Two months after the government recommended that scarce flu shots be reserved for people most at risk, health officials are now worried that tens of thousands of doses could go to waste, and they are considering easing the restrictions.
The demand for flu shots has turned out to be lower than expected because the flu season has been mild so far. Also, it turns out that more than half of all elderly or chronically ill adults have not even tried to get vaccinated because they figured no shots would be available, the Centers for Disease Control and Prevention said Thursday.
The CDC's Advisory Committee on Immunization Practices plans to hold an emergency conference call today to discuss whether to amend its earlier response to the vaccine shortage and recommend that more people be allowed to get shots.
"Many of us are now concerned we will not use vaccine supplies. The only sin this season is to leave vaccine on the shelf," said Dr. William Schaffner, an influenza vaccine expert and head of preventive medicine at Vanderbilt University Medical Center in Nashville, Tenn.
The problem is that a flu shot is only good for one flu season. Any excess must be disposed of at the end of the season. The flu season begins in the fall and can last through April.
The medical center at Vanderbilt said it has vaccinated most of its high-risk patients and still has 3,000 doses left over. Health officials in California, Colorado and Washington have expressed concerns similar to Schaffner's.
The surplus already has prompted some states to loosen their immunization restrictions, allowing people as young as 50 to get a shot. Others are considering allowing flu shots for anyone who has close contact with those in a high-risk group.
"That almost opens it up to everybody," Schaffner said.
The government in October recommended that healthy adults delay or skip a flu shot this season to save vaccine for the estimated 98 million people in the country who need it most -- the elderly, infants or those with chronic conditions. Those people are at highest risk of severe complications or death from the flu, which kills on average 36,000 people and hospitalizes 200,000 each year in the country.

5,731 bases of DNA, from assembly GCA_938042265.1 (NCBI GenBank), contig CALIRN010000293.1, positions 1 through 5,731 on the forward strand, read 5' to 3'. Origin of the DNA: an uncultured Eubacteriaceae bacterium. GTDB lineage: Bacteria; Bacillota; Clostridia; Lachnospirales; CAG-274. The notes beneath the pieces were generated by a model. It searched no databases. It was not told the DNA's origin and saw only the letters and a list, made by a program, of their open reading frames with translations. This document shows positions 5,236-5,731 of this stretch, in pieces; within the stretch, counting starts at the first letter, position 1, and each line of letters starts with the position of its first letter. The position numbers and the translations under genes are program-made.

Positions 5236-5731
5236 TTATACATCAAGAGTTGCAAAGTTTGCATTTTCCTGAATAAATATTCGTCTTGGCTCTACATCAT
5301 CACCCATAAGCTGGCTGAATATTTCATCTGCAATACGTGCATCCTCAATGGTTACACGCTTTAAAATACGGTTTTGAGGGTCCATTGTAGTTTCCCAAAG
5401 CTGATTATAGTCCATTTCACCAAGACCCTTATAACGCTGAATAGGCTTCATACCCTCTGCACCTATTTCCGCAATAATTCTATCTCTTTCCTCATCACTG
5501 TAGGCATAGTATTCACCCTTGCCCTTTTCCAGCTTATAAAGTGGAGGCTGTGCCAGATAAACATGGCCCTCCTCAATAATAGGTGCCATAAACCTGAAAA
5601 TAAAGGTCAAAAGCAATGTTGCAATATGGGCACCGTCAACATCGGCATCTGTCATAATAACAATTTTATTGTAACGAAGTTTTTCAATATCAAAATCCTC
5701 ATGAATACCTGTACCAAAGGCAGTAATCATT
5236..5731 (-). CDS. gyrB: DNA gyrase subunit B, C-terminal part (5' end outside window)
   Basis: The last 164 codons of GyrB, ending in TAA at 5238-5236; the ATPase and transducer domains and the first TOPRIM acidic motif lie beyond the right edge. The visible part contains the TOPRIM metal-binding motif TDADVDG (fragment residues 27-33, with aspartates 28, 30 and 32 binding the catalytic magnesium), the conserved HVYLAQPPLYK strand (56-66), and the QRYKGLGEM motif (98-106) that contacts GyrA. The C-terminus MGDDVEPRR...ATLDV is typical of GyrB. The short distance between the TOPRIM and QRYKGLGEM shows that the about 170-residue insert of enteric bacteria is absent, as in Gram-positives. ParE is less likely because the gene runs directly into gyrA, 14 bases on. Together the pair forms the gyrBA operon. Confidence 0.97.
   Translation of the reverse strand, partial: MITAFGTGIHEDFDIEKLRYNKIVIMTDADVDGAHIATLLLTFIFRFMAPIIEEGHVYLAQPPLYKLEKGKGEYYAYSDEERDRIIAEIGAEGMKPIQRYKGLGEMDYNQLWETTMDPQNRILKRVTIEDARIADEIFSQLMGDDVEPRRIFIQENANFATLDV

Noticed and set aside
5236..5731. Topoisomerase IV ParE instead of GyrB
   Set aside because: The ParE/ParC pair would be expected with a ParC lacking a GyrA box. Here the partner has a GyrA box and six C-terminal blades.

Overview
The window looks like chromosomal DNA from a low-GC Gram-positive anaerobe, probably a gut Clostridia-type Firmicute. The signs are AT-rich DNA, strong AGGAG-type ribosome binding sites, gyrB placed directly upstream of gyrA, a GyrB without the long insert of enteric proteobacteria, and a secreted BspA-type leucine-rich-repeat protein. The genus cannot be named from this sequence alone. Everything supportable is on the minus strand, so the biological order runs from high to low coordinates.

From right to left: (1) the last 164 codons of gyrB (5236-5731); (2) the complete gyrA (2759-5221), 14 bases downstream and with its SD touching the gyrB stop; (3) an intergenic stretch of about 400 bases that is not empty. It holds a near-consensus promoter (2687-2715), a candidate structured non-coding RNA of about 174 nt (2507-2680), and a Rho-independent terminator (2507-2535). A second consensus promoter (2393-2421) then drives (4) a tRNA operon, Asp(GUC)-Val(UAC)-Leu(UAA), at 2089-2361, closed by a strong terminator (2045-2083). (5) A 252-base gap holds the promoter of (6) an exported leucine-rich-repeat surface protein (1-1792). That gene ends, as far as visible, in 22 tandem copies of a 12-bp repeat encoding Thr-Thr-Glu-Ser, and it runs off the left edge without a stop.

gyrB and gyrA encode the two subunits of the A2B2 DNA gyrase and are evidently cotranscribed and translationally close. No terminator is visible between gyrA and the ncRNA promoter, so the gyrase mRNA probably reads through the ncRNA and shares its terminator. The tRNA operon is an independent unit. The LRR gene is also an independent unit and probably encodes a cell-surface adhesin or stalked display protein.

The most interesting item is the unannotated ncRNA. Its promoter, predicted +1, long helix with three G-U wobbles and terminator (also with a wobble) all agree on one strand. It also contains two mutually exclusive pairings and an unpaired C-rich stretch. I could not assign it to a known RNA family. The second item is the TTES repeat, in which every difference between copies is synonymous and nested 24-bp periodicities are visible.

The recommendation was made after health officials learned that nearly half of the country's flu shot supply would be cut off because of contamination at vaccine maker Chiron Corp.'s plant in Liverpool, England.
Only about 65 million doses of vaccine will be available this season in the United States, including a nasal vaccine that is safe for only healthy people.
Although there were long lines of people seeking flu shots after the nationwide shortages were announced in October, demand has substantially dwindled in recent weeks. One reason is the flu season has been mild so far. New York is the only state with major flu activity, although flu cases are being found all over the country, said Dr. Julie Gerberding, CDC director.
"The season is still at a pretty slow start," she said.
Gerberding declined to comment on whether there should be a new recommendation on flu shots and said she would await the advisory panel's decision.
More than four out of five states report having sufficient supplies of flu shots, and the CDC is asking health providers with surplus vaccine to turn it over to their health departments so it can be redistributed to those states with shortages, Gerberding said.
"Let's use the vaccine for high-priority people -- if we have extra doses, vaccinate the next group of people," including those as young as 50 and health workers who have high-risk patients, she said.
A CDC study found that as of last month, only about 35 percent of high-risk adults, mainly senior citizens, had gotten a flu shot. Another CDC study released Thursday found that people at high risk often do not get vaccinated for various reasons, including a misperception that the shot causes influenza and the belief that it would not be easy for them to get the vaccine.
As a result, health officials have been scrambling to find a way to make use of the remaining supply of flu shots -- before they go to waste.
"Everybody should have it who wants it," said Dr. Paul Glezen with the Baylor College of Medicine in Houston.
Schaffner said: "We really have to work hard to get rid of it."